Sunday, September 17, 2006

Seafood, steak, and algorithms

I experienced some life-altering episodes this weekend that have left me humiliated, stunned, and bloated. My brother Francesco got married to a wonderful woman yesterday in a (dare I say) typical Italian wedding - too much food, lots of wine, and hundreds of guests. In the context of that event, I have learned the following:

1. You can never really know everything about a person. For example, I had no idea that my brother leads a double life as a street dancer in the breaking community - until I watched him perform the Worm in his designer suit during a dance-off with my other brother Gaspare. Represent.

2. It is okay to eat bread, cheese, pasta, rice, filet mignon, potatoes, lamb, lobster, shrimp, calamari, and cake. On different days. Never in one sitting. My stomach hates me right now. But I couldn't help myself. I love food. Once it's hits the lips... it's so good.

3. In relation to the above, seafood, steak, and algorithms do not mix. I tried the computer science exercise today, but my desire to finish the assignment was in constant competition with my bloated stomach that demanded answers for my reckless eating (and drinking) from last night.

4. I can't add. It's embarrassing. I have been trying to determine the time efficiency of the Simple, Insertion, and Selection Sorts but haven't been able to calculate the correct sums. I started having flashbacks of elementary school math class when my teacher showed us flash cards to help us practice addition and multiplication. In my mental image, the cards were blank.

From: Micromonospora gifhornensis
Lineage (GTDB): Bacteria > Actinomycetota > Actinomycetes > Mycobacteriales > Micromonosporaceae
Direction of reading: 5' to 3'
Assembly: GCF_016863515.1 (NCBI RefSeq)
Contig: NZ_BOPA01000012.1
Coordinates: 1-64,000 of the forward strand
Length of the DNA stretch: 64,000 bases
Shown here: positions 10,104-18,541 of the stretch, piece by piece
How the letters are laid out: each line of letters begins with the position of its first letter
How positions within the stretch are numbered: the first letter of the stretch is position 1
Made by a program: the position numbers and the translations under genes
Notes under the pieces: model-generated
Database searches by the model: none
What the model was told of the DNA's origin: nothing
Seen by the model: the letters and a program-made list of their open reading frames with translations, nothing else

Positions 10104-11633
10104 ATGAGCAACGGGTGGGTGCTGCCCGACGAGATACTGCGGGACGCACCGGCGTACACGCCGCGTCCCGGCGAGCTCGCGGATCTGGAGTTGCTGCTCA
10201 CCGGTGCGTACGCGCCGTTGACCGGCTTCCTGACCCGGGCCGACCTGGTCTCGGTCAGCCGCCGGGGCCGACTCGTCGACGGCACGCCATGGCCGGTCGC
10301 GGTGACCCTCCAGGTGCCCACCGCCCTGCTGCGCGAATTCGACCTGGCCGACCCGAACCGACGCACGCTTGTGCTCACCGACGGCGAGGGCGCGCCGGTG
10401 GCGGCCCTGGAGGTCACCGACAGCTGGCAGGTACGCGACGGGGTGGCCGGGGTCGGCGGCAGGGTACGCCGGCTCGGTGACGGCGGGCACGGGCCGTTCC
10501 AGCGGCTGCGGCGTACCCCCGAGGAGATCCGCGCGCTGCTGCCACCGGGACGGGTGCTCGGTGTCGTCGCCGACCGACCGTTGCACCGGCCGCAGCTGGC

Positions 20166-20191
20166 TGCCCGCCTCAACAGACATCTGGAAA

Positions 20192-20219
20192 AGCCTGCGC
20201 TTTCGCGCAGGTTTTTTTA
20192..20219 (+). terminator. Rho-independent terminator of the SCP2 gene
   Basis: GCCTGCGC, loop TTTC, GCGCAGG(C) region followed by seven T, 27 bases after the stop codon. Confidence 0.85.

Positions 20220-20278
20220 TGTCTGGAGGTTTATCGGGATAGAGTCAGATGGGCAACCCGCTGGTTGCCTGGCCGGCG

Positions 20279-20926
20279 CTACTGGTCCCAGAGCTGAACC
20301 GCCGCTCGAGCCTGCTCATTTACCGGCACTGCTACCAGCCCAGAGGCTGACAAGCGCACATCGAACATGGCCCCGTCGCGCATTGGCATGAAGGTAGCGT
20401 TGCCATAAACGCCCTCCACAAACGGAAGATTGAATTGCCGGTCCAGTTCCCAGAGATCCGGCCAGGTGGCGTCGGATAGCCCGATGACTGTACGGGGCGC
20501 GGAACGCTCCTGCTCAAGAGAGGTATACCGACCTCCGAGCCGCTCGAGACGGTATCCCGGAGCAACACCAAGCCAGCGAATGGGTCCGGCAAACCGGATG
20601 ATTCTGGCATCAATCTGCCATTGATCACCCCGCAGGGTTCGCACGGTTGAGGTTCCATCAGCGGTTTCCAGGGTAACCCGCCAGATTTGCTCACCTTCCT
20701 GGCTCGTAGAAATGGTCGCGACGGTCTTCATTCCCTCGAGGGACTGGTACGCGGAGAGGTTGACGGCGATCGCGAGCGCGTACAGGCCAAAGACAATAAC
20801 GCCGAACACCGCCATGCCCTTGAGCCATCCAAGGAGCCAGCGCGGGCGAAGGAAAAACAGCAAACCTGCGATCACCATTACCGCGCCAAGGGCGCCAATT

5. As a PhD student undergoing comps, I appreciate the unambiguity of algorithms in Computer Science. If only we could convince some historians to discard their verbal refuse.

6. Knowing the way I am, I need to see algorithms in practical use before I'll truly understand how and why to use them in relation to digital history.

That's it (for now).

1 Comments:

Blogger Adam Marcotte said...

I had some trouble with the algorithm assignment too.

You can check out my blog for some info on working with summation algorithms (if you're interested).

Otherwise: if you are finding the problems difficult, keep in mind: the problem set is asking for how many comparisons and copies are being made in each sorting method example. Just go back to each example, and check how many operations were performed!

9:58 AM  

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